The justification for this horrendously violent, dangerous and unnecessary conduct?

UC Davis Police Chief Annette Spicuzza defended the brutality to KCRA 3, saying that camping on campus is “not safe for multiple reasons.”

UC Davis Police Chief Annette Spicuzza said officers used force out of concern for their own safety after they were surrounded by students...."Hindsight is 20-20 and based on the situation we were sitting in, ultimately that was the decision that was made"

Viewers of the video can see for themselves that at no stage was the campus 'not safe', nor that police officers were threatened in any way. Officers turn their backs on the protesters for example and the crowd is quite calm.

In some ways it is surprising that the protesters were not charged with assaulting police, which is a common ambit of law enforcement when trying to cover up outrageous and unlawful behaviour on their part - perhaps all the video was too overwhelming for that.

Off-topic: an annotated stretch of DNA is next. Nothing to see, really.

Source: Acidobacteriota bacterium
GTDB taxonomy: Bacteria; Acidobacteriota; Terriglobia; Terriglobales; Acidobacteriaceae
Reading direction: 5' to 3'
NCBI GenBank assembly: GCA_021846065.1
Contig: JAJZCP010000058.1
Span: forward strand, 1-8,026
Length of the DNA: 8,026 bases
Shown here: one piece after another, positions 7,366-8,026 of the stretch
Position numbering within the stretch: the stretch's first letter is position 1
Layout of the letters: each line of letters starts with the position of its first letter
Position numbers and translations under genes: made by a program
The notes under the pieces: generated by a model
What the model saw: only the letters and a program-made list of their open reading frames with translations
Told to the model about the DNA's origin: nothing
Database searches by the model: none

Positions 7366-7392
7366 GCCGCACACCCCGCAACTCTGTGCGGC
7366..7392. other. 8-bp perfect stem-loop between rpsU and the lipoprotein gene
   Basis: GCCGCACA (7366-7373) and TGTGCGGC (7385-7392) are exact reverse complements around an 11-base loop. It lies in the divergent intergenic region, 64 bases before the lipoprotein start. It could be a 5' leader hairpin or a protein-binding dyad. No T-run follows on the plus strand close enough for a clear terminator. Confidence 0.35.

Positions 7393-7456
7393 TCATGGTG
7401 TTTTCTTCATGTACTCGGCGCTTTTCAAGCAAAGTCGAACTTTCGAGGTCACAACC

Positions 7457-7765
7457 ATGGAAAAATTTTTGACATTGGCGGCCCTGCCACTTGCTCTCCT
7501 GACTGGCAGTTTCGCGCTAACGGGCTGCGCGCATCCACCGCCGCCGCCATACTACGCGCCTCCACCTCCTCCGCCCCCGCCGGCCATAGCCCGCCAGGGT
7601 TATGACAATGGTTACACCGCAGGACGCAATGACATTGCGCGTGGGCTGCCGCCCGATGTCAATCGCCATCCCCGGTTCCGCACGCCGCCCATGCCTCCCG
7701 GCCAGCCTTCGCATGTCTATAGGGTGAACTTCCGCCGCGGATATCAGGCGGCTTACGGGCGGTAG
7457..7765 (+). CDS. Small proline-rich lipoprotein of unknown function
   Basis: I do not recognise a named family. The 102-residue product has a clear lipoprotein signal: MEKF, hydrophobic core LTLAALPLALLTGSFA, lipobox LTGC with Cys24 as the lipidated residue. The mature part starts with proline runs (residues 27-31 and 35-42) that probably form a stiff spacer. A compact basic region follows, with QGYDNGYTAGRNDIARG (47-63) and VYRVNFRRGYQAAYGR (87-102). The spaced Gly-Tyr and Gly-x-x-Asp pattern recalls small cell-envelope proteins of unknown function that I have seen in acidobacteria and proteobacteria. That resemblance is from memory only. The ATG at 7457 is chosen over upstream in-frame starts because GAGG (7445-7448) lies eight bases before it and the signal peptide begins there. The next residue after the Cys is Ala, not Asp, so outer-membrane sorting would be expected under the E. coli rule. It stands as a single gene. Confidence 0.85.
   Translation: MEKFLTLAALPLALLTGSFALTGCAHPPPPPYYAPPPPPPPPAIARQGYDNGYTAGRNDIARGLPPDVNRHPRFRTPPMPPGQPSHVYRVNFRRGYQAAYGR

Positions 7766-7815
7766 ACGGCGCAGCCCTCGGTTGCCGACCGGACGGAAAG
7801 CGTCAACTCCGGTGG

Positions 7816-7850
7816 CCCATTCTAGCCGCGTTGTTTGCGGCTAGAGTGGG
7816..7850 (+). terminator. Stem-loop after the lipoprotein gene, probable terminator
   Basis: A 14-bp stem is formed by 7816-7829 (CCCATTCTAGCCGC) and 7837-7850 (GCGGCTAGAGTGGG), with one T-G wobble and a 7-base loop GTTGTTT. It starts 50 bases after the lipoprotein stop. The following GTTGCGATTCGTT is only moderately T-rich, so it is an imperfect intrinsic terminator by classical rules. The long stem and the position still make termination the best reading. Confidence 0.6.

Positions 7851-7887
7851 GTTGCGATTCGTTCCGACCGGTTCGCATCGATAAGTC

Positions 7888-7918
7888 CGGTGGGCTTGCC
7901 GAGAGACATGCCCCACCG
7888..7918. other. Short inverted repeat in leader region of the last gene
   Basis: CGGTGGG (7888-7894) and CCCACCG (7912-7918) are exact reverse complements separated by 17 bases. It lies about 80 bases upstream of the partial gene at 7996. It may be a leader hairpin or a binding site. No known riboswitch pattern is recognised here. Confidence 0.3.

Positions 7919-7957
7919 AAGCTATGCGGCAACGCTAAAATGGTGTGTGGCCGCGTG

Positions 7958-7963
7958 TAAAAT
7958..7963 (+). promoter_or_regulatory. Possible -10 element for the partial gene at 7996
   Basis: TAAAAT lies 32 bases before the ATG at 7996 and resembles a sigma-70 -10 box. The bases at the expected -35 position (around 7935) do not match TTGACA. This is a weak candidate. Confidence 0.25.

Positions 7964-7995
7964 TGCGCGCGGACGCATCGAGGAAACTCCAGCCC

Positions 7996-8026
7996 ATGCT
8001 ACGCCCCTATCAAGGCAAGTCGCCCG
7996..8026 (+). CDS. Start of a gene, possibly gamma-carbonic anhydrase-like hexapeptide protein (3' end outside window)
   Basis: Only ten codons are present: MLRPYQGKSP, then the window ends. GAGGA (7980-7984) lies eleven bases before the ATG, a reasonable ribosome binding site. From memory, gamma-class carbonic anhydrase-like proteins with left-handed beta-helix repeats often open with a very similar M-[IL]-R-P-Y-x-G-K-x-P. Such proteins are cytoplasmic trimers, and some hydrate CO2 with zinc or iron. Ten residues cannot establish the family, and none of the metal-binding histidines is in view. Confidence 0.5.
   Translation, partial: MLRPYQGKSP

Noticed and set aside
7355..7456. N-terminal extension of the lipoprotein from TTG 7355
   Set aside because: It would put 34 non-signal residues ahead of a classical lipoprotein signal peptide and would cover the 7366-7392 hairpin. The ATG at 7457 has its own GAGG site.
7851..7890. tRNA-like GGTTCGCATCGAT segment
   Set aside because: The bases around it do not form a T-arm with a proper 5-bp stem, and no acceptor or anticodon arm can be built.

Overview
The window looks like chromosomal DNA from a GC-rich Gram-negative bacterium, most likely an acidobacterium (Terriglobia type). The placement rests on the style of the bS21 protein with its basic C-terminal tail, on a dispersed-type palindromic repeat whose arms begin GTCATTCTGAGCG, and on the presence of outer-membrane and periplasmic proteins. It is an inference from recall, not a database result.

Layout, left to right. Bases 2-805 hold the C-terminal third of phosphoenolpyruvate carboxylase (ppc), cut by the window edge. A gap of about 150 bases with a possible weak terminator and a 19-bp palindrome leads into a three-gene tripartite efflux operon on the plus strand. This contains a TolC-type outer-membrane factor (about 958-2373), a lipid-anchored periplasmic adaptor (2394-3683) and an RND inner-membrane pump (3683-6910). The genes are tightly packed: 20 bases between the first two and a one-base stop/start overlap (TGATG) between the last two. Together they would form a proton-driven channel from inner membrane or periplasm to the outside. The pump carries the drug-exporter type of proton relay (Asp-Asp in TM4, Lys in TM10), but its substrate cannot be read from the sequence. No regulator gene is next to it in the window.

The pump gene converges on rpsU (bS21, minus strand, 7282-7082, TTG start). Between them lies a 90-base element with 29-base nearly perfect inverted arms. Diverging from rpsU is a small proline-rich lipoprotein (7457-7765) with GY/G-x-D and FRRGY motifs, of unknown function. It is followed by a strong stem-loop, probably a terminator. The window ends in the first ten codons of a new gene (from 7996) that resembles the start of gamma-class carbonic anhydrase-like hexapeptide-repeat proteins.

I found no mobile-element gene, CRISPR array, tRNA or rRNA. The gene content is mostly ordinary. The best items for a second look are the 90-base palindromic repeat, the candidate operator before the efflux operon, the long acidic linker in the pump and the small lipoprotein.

Pepper spraying appears to be common conduct in the USA in reaction to #OWS protests, being used in Portland, Seattle and Oakland.

What Chief Spicuzza might contemplate in a moment of reflection is that the International Criminal Court and its nation state adherents also has 20/20 hindsight on crimes against humanity. Prosecution for breaches is not by definition limited to nations such as Egypt, Libya or those towards whom US foreign policy could perhaps be best described as-one-size-fits-all-belligerence:

Article 7
Crimes against humanity